Shin-Tson Wu, Pegasus Professor of Optics and Photonics, University of Central Florida – College of Optics and Photonics, USA together with support from Xi’an Modern Chemistry Research Institute in Xi’an, China, and DIC Corporation, Japan has developed several new LCD mixtures aiming at automotive LCD applications. These applications are extending from head up displays and instrument clusters to infotainments screens in modern cars.
According to the press release published by OSA, the new development aims at overcoming the shortcomings of today’s LCDs in terms of response time and functionality at extreme temperatures. While at high temperatures the LCD material may exceed its clearing point and become non-functioning, the lower end temperatures may freeze the LCD material or increase the response time to a point where the display is not usable anymore.
The press release quotes current European automotive standards requiring a response time for pixels to change from one brightness to another of 200 milliseconds at -20° C (or -4° F) and 300 milliseconds at -30° C (or -22° F). This is quite interesting when we consider that a panel driven at 60Hz will require a response time of 16.7milliseconds. Anything slower than that will cause the pixel not to reach its final brightness level, which may result in motion blur. This is a loose relationship though, as was pointed out by my colleague, Dr. Ray Soneira from DisplayMate. On his website he said that he sees no issues with slower response times over 40 ms when watching video.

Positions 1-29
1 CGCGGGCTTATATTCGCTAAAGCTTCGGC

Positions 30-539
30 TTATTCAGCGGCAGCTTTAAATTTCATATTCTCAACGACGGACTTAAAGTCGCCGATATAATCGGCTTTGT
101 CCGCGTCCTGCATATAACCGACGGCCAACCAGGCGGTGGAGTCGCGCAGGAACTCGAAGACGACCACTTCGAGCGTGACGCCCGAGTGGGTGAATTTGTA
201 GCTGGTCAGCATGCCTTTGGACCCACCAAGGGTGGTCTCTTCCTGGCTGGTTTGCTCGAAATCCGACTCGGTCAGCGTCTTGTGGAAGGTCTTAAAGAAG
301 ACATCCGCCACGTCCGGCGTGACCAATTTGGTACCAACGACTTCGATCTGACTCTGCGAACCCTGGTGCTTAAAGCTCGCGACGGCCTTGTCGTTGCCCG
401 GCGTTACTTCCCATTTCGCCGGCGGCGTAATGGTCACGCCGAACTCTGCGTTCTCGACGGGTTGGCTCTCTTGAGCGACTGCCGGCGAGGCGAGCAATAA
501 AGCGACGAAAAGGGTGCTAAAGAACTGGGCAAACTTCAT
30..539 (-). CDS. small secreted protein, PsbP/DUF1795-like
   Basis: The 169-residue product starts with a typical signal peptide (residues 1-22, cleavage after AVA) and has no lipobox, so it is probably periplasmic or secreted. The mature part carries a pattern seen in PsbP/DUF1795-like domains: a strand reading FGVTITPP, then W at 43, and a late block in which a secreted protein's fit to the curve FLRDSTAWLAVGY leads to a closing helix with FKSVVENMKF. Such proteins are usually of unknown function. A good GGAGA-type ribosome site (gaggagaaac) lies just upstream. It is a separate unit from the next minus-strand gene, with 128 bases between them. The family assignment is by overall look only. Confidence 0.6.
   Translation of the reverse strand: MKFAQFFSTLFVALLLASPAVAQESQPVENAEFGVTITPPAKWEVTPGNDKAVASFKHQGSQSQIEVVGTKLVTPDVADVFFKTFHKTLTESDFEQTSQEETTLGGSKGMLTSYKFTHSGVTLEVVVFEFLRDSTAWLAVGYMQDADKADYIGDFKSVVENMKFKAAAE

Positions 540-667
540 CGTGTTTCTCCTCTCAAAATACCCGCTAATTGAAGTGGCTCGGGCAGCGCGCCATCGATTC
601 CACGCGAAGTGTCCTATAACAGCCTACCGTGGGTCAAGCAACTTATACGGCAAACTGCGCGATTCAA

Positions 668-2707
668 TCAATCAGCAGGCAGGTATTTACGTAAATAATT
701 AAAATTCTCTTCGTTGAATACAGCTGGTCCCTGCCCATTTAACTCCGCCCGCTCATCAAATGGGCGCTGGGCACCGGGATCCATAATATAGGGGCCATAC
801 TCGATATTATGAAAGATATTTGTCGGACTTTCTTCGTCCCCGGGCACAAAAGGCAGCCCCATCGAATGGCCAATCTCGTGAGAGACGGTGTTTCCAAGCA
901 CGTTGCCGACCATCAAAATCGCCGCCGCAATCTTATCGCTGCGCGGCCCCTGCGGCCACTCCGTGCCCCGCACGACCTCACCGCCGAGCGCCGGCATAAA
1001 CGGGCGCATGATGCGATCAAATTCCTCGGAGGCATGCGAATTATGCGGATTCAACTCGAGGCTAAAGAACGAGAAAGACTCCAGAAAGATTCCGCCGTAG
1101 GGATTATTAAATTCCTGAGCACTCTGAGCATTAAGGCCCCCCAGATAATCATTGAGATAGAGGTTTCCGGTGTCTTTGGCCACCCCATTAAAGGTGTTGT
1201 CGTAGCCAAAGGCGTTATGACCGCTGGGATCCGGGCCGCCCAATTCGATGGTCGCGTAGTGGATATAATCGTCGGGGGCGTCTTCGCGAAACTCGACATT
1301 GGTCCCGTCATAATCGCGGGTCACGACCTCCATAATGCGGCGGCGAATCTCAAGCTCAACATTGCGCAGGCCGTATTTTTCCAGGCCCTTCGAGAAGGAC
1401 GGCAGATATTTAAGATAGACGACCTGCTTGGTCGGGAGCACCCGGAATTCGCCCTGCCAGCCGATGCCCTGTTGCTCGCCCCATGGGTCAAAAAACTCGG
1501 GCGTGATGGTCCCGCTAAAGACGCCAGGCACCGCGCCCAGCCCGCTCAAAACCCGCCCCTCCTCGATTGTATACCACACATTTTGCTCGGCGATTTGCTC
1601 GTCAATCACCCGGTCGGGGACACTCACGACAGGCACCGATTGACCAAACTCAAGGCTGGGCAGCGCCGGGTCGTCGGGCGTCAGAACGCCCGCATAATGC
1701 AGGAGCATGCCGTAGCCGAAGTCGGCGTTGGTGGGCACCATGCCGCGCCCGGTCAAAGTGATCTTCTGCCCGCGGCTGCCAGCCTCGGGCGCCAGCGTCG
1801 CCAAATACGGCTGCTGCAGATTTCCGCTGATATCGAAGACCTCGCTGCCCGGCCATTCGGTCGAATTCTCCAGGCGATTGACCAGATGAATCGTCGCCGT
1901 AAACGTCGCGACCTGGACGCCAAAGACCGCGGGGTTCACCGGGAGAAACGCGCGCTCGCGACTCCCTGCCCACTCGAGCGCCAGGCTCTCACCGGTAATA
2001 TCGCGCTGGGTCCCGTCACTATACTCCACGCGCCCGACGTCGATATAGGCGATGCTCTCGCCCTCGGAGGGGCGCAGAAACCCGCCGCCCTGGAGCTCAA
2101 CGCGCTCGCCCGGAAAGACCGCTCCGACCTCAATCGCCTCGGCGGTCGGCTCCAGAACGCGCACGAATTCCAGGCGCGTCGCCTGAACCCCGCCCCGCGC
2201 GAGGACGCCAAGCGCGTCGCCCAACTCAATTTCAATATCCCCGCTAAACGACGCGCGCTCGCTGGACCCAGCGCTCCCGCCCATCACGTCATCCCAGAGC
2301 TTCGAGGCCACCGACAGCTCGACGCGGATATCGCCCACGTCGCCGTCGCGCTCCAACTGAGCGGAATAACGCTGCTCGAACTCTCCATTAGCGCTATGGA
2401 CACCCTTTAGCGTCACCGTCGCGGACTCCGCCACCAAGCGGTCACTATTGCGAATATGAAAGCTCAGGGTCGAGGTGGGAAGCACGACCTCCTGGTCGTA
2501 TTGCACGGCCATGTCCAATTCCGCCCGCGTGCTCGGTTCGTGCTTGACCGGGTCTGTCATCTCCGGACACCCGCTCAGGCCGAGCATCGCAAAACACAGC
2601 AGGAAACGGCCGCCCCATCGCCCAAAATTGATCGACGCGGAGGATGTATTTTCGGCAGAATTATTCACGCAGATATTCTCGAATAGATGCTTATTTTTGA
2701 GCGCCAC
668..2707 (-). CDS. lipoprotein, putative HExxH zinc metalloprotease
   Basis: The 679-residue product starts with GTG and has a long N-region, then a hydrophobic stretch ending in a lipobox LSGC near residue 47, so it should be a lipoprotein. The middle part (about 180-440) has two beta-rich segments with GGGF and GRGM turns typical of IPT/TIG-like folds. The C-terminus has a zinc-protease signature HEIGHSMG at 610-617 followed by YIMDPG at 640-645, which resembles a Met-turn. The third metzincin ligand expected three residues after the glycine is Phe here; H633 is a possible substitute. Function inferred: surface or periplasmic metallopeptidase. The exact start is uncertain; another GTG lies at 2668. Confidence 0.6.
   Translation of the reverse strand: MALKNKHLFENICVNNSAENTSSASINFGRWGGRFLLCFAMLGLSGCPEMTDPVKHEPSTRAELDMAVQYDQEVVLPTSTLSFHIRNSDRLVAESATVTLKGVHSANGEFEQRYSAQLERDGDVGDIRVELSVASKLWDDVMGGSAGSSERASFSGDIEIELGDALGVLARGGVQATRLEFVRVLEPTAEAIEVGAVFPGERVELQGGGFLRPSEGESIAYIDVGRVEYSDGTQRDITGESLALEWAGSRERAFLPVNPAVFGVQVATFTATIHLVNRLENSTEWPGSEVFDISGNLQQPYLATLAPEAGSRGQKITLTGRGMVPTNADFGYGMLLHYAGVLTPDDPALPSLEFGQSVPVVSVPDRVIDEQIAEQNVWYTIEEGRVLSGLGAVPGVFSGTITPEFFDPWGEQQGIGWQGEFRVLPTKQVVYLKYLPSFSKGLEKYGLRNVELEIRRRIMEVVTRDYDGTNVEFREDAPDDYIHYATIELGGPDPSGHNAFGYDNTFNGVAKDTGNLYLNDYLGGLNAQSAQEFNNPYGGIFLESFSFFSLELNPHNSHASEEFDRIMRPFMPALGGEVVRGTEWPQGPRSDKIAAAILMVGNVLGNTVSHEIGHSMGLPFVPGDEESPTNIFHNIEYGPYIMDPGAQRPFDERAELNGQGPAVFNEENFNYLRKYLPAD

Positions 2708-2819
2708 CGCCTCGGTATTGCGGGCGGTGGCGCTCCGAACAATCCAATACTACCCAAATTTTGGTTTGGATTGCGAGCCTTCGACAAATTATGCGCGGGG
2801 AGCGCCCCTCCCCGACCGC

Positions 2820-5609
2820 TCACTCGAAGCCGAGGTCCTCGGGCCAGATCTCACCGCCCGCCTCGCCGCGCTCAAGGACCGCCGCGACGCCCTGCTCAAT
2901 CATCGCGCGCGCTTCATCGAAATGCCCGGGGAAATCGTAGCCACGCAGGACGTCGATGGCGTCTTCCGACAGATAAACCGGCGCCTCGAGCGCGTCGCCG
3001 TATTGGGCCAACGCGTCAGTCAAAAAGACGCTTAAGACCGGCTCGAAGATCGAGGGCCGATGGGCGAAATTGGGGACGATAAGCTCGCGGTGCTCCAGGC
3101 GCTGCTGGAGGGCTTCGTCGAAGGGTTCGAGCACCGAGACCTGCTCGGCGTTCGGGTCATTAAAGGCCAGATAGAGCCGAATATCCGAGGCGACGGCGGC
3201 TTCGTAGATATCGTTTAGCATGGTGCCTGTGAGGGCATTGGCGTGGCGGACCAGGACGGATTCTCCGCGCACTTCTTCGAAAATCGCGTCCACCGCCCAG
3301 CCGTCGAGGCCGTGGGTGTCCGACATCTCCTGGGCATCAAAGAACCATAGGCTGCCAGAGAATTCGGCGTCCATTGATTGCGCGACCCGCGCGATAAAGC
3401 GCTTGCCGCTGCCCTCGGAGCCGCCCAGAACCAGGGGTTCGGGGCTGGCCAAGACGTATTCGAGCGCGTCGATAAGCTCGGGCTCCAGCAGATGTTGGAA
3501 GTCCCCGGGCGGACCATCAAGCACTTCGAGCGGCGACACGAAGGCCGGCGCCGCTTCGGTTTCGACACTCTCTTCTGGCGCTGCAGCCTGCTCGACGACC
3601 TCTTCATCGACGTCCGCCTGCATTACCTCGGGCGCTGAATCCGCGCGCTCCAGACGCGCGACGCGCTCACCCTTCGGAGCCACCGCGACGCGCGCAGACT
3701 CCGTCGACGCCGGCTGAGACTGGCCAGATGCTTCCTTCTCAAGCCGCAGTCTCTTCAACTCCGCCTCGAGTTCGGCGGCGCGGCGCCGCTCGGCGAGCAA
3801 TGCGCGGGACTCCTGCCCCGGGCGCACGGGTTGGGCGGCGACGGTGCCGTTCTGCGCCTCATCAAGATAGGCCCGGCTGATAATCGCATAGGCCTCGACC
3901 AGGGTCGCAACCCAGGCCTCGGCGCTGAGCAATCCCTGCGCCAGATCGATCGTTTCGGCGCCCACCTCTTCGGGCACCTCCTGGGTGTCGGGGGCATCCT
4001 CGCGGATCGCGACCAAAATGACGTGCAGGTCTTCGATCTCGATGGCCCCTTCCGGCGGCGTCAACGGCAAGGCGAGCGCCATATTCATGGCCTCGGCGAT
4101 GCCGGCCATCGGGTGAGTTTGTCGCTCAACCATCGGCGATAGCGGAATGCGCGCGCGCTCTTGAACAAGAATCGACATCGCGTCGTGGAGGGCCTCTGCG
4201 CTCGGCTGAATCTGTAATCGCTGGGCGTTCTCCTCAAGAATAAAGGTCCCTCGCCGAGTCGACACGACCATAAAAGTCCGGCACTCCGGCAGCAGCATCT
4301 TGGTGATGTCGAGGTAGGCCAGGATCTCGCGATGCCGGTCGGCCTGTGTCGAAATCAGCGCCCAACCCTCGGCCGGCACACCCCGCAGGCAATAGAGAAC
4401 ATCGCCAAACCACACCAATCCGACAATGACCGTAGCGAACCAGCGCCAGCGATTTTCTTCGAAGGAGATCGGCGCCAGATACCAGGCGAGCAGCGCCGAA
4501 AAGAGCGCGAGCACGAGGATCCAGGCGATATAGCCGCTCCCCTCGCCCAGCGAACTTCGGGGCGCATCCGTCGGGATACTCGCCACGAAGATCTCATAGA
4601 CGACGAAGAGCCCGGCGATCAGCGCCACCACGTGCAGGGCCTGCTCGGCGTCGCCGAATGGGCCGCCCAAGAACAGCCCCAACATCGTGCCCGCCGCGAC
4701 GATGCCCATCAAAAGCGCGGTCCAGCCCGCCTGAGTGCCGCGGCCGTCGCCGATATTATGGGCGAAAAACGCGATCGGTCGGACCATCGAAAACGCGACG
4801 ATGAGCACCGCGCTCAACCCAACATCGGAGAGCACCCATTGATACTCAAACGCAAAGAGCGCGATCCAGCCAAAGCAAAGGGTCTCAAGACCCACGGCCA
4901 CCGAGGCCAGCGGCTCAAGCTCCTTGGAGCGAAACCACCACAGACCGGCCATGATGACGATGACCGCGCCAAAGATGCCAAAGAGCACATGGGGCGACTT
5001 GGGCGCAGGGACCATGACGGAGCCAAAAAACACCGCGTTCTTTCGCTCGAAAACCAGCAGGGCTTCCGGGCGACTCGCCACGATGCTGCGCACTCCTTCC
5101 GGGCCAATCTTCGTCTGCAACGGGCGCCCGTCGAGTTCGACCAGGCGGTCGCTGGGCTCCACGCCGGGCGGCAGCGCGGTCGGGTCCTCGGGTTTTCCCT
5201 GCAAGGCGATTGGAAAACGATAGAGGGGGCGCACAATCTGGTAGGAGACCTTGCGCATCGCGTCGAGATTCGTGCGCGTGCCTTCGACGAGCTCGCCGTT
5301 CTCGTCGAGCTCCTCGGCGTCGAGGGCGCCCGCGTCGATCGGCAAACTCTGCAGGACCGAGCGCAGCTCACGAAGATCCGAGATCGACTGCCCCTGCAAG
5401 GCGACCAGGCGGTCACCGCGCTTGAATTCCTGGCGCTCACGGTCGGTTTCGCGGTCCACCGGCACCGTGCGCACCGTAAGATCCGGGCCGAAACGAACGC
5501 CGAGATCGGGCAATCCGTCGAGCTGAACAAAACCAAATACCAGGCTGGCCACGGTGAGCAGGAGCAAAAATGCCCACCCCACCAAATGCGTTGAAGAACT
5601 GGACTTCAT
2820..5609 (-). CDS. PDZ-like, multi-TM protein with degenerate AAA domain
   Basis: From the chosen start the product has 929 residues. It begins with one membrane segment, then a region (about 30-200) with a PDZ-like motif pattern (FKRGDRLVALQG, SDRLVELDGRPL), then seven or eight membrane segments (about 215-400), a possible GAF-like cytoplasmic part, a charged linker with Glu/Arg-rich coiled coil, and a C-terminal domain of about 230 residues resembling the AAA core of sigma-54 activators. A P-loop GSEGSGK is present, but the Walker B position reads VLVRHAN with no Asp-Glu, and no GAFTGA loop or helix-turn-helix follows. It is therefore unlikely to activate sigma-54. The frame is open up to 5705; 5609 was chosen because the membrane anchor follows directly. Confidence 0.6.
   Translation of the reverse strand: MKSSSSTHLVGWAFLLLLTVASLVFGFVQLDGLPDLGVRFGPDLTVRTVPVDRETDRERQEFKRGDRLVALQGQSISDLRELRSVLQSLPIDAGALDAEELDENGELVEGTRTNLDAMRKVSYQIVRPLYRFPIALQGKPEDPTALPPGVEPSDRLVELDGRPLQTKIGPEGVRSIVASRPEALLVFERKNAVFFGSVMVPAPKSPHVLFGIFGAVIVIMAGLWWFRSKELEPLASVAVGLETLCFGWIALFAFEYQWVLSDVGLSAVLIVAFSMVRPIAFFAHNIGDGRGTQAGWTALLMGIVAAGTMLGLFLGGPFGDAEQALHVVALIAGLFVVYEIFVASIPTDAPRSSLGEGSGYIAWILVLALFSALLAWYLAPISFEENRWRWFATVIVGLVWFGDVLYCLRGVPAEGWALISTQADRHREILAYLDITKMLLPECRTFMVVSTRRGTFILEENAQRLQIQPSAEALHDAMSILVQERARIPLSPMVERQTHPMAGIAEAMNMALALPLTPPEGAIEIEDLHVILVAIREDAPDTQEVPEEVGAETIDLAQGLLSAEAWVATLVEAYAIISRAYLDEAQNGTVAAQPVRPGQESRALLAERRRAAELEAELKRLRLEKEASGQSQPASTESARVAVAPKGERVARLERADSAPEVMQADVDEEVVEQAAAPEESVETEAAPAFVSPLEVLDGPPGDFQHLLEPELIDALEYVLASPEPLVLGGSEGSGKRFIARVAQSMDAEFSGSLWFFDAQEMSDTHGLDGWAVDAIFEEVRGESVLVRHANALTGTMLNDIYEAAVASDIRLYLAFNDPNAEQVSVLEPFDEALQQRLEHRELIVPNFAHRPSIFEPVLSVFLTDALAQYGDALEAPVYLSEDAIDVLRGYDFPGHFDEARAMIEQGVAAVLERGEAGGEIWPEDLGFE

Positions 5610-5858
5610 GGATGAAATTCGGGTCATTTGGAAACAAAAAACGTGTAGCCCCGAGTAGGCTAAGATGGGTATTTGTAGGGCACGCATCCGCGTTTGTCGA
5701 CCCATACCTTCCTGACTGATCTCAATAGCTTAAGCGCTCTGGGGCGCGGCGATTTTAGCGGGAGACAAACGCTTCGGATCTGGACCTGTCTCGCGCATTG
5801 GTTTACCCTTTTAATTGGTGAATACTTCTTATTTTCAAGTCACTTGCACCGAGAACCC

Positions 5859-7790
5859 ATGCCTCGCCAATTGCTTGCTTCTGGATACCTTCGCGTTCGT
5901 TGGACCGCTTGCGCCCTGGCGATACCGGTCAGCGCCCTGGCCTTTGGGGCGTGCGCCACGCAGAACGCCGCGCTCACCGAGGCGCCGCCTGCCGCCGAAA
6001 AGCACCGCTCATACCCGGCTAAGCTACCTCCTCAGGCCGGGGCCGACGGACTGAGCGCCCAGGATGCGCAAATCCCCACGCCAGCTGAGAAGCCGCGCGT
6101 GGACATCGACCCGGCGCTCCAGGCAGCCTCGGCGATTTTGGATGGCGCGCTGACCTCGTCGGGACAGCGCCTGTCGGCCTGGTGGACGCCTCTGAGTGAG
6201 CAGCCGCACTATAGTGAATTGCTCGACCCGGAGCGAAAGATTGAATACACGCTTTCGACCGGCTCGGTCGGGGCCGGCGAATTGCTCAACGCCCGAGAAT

However, motion blur becomes an issue when watching moving images / test patterns. It seems as if the usage of displays in the automotive environment is more like watching moving images rather than video, indicating that motion blur could become an issue at lower temperatures in cars that use LCD in their dashboards.
The group is using mixtures of LCD materials that result in a eutectic mixture lowering the melting point. They have succeeded in developing LCD mixtures that have a clearing point higher than 100° C (or 212° F), and a melting point below -40° C (or -40° F). They are showing data for temperature birefringence and dispersion curves indicating that these materials will work in the mentioned temperature ranges. However, the measured data points only cover a temperature range from 0° C to about 90° C – the rest of the curve is fitted curves.
This shows again that we are still not even close to what LCDs can achieve. The fight between LCD and OLED is still not over, especially in the automotive world where LCD is the reigning king. – NH